Retire Richer: The Best Tax-Friendly States for Retirees

The word tax beside rows of rising coins and a U.S. dollar bag on a table.
Here are the best tax-friendly states for your retirement!

If you’re planning to retire to a 55+ active adult community, it’s important to know the best tax-friendly states for retirees. You may have your heart set on the sun, but states like California and Arizona aren’t as tax-friendly as states like Florida. Some southern states such as Georgia, Mississippi, and Kentucky are also more tax-friendly to retirees.

Some states don’t tax social security or withdrawals from retirement funds. Other states don’t tax retirement income at all, while some tax investment income but not retirement income or income earned through part-time work. There are so many variations, and it could make a difference of thousands of dollars each year to your finances.

Of course, there are many things to take into account when considering the best state to retire to. Taxes is only one of them. You’ll want to consider the climate, proximity to family and friends, quality and availability of local health care, and so on. But prices are always going to rise. So if you’re retiring on a fixed income, it’s important to get every tax break you can.

Here’s our guide to the best tax-friendly states for retirees.

Florida

Palm trees on the beach in Fort Lauderdale Beach, Florida.

Florida ranks best out of the three most popular states for a warm-weather retirement: California, Florida, and Arizona. For a start, it has no state income tax. There’s also no estate or inheritance tax.

Property Taxes

The average rate of property tax across Florida is 0.80%, which is below the national average of just under 1%. This means you’ll be paying 20% less in property taxes by choosing Florida, although there are obviously variations by county. The price of the average Florida house is marginally below the national average.

Sales Taxes

The statewide sales tax in Florida is 6%, and the average sales tax (when you add in local county and city sales taxes) is around 7%. In this respect, Florida is close to the national average.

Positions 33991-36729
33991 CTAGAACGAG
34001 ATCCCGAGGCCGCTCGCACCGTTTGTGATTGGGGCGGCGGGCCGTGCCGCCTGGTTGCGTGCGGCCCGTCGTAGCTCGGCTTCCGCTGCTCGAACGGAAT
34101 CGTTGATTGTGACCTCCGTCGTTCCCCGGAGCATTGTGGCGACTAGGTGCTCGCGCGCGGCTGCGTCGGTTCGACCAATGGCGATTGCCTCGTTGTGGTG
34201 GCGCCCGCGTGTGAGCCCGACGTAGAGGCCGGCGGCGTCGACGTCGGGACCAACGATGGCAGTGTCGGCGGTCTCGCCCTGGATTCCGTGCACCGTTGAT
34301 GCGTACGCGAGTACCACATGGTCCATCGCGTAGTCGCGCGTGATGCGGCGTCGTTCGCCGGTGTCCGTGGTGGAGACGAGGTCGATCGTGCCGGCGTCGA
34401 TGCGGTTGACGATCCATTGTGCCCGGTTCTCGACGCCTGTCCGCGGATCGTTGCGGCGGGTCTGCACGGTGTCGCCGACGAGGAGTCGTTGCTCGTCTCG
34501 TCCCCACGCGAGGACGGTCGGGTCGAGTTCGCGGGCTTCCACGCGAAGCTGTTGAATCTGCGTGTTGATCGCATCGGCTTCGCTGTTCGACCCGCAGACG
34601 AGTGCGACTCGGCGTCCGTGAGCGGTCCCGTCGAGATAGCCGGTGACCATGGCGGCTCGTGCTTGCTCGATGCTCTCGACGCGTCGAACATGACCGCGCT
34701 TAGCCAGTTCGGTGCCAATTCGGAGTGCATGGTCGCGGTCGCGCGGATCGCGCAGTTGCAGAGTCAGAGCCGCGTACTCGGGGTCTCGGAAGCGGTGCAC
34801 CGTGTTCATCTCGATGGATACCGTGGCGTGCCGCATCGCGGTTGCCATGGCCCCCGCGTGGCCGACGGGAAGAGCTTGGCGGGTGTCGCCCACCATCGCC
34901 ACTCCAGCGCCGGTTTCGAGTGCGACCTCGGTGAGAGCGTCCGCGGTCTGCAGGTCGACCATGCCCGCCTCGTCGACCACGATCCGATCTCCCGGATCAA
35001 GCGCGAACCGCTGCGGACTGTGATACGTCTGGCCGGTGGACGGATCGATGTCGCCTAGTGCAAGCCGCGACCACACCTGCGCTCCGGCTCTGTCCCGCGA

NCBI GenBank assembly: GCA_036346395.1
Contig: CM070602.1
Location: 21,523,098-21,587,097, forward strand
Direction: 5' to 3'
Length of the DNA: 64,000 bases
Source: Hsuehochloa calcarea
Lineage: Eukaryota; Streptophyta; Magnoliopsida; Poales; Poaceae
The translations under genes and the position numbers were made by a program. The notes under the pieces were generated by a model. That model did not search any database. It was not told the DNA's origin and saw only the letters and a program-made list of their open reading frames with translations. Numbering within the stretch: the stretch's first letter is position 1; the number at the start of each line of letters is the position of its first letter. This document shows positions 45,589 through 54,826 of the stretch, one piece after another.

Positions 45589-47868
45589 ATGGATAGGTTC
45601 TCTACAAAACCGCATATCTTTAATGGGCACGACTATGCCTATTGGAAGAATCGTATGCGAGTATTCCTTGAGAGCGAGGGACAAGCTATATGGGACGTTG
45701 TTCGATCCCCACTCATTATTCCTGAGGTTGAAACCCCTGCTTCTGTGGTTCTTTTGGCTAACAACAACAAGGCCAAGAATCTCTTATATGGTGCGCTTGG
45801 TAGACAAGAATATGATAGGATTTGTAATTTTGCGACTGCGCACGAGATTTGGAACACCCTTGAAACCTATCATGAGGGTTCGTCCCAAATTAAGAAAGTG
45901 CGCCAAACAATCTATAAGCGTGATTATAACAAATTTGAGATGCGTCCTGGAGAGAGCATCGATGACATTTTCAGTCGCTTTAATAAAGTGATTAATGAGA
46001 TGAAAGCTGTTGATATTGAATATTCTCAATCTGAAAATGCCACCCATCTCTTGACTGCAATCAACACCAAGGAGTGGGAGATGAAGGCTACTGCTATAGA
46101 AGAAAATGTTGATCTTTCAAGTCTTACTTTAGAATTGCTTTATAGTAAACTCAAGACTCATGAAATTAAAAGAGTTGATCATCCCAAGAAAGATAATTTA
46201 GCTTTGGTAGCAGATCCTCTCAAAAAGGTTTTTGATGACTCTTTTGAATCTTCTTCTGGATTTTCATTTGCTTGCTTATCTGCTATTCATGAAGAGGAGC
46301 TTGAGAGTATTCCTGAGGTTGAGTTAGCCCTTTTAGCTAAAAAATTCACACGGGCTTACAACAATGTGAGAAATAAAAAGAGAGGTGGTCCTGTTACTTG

Retirement Income Taxes

As there is no state income tax, you’ll only be responsible for paying federal income tax if you choose to retire in Florida.

Tax Exemptions for Seniors

Provided your Florida home is your main residence and not a winter vacation home, you’ll qualify for Florida’s homestead exemption. This exempts $25,000 of your home’s assessed value from property taxes. This applies to everyone. However, in some counties, people over 65 can claim up to an additional $50,000. Another benefit for seniors is that withdrawals from retirement accounts are not taxed.

Mississippi

The lighthouse at dusk in Biloxi, Mississippi.

Mississippi is one of the best states to retire to for taxes, with all retirement income exempt from state taxes and low rates for property taxes too. There’s no estate or inheritance tax either.

Property Taxes

Mississippi property taxes are among the lowest in the country, averaging 1.04% across the state. They do vary widely by county, from as low as 0.48% to 1.45%. Property values are also low, with a typical house being worth 38% of the national average.

Sales Taxes

The sales tax across Mississippi is 7%, except for the capital city, Jackson, where it’s 8%. Groceries aren’t exempt from sales tax, although prescription drugs are.

Retirement Income Taxes

In Mississippi, all social security payments are exempt as are withdrawals from retirement funds and pension income. All retirement income of this kind is only liable for federal taxes. The one exception: If you’re past retirement age but are still working, even at a part-time job, then the income you earn is also liable for state tax. The state tax rate is 5% on income over $10,000.

Tax Exemptions for Seniors